SALINA, KAN. -- The type of relationship a woman has with her ex-partner is a factor in how the couple shares custody of children, according to a Kansas State University expert on postdivorce and co-parenting relationships.
In a study of divorced or separated mothers sharing physical custody of their children with their former partners, Mindy Markham, assistant professor of family studies and human services on the university's Salina campus, identified three patterns of co-parenting -- continuously contentious, always amicable and bad to better -- as well as negative and positive factors that influenced the mothers' co-parenting relationships.
Markham's study involved 20 predominately white, well-educated women between the ages of 26 to 49 who were divorced or separated from the father of their children. The mothers, from two Midwestern states, shared with their former partners legal and physical custody of the children, who ranged in age from 21 months to 12 years. At the time of the study, the couples had been separated or divorced from six months to 12 years.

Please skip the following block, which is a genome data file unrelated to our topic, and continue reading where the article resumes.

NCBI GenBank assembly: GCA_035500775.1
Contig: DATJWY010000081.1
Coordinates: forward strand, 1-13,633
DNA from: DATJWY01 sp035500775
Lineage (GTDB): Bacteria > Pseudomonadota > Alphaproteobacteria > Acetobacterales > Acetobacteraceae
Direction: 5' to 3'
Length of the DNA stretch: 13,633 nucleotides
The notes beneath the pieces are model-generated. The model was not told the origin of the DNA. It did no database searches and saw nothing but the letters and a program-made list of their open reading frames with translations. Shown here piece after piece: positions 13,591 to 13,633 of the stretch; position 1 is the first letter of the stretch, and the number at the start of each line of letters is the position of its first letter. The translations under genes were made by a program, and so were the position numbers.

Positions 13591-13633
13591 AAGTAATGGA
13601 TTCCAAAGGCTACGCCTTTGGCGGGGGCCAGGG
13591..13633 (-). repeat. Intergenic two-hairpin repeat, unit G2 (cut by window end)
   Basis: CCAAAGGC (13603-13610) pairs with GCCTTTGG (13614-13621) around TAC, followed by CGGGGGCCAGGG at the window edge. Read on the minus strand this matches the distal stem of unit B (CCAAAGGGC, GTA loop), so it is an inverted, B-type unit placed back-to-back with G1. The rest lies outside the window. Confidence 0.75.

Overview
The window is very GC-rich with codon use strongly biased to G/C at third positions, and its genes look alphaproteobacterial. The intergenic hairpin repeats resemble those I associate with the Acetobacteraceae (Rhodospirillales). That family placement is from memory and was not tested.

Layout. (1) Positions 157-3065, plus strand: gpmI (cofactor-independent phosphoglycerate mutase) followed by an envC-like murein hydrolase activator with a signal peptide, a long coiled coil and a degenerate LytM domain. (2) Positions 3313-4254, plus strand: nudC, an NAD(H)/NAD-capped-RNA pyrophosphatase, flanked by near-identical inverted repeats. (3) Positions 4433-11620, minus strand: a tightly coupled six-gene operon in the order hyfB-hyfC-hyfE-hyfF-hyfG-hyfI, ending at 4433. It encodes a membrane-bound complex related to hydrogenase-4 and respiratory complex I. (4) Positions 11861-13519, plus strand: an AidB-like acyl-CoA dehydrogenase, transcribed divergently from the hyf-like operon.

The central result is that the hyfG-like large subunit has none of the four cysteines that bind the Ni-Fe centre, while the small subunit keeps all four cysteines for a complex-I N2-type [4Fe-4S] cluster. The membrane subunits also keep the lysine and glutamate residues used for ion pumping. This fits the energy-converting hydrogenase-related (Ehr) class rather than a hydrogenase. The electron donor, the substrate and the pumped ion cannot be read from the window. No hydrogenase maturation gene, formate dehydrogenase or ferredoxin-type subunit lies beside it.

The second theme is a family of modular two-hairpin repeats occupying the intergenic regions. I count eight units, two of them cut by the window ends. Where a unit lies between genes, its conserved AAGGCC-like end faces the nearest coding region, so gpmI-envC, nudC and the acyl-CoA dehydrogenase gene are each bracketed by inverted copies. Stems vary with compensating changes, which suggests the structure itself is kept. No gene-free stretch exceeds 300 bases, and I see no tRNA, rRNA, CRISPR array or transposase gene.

"The findings of this study suggest that shared physical custody relationships are dynamic and can vary greatly," Markham said.
Today it is common for both ex-spouses to share legal and physical custody of children after divorcing. But Markham said few studies have looked at the process of co-parenting, so little is known about how divorced parents negotiate the co-parenting process.
In Markham's study, nine mothers had continuously contentious co-parenting relationships with their ex-partners from the time of separation to the present. The negative factors that contributed to this rocky relationship included the mother's perception of her ex's parenting abilities; financial concerns, including the ex not having a job or not paying child support; control or abuse by the ex-partner; and the inability of the ex to separate marital -- or personal -- issues from
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Kansas State University